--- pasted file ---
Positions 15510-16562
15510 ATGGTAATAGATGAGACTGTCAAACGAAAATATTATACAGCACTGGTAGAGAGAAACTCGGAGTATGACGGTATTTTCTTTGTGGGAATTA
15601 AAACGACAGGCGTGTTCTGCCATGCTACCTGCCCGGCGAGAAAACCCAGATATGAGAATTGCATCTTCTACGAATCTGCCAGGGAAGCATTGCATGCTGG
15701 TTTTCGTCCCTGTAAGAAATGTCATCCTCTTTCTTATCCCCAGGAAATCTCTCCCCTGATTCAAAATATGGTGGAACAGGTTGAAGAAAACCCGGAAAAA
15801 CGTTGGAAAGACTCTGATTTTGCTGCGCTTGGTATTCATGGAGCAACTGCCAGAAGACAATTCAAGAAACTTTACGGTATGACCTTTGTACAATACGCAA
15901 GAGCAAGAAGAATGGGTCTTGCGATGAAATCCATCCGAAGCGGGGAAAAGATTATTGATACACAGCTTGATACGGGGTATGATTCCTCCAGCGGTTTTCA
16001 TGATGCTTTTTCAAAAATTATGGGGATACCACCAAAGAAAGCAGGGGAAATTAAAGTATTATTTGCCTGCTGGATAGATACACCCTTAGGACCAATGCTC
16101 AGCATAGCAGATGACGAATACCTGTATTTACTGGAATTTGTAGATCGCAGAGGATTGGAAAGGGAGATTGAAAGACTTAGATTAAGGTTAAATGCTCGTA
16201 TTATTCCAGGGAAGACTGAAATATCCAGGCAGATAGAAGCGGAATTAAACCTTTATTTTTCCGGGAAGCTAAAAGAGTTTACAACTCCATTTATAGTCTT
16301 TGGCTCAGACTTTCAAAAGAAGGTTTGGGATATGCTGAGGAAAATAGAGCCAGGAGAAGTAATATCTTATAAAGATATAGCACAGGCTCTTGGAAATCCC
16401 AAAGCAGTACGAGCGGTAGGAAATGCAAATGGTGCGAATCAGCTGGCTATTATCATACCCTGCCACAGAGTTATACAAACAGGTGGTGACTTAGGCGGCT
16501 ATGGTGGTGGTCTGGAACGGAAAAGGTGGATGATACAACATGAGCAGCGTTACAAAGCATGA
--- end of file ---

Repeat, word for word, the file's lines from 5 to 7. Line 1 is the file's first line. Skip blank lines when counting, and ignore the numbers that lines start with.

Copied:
15801 CGTTGGAAAGACTCTGATTTTGCTGCGCTTGGTATTCATGGAGCAACTGCCAGAAGACAATTCAAGAAACTTTACGGTATGACCTTTGTACAATACGCAA
15901 GAGCAAGAAGAATGGGTCTTGCGATGAAATCCATCCGAAGCGGGGAAAAGATTATTGATACACAGCTTGATACGGGGTATGATTCCTCCAGCGGTTTTCA
16001 TGATGCTTTTTCAAAAATTATGGGGATACCACCAAAGAAAGCAGGGGAAATTAAAGTATTATTTGCCTGCTGGATAGATACACCCTTAGGACCAATGCTC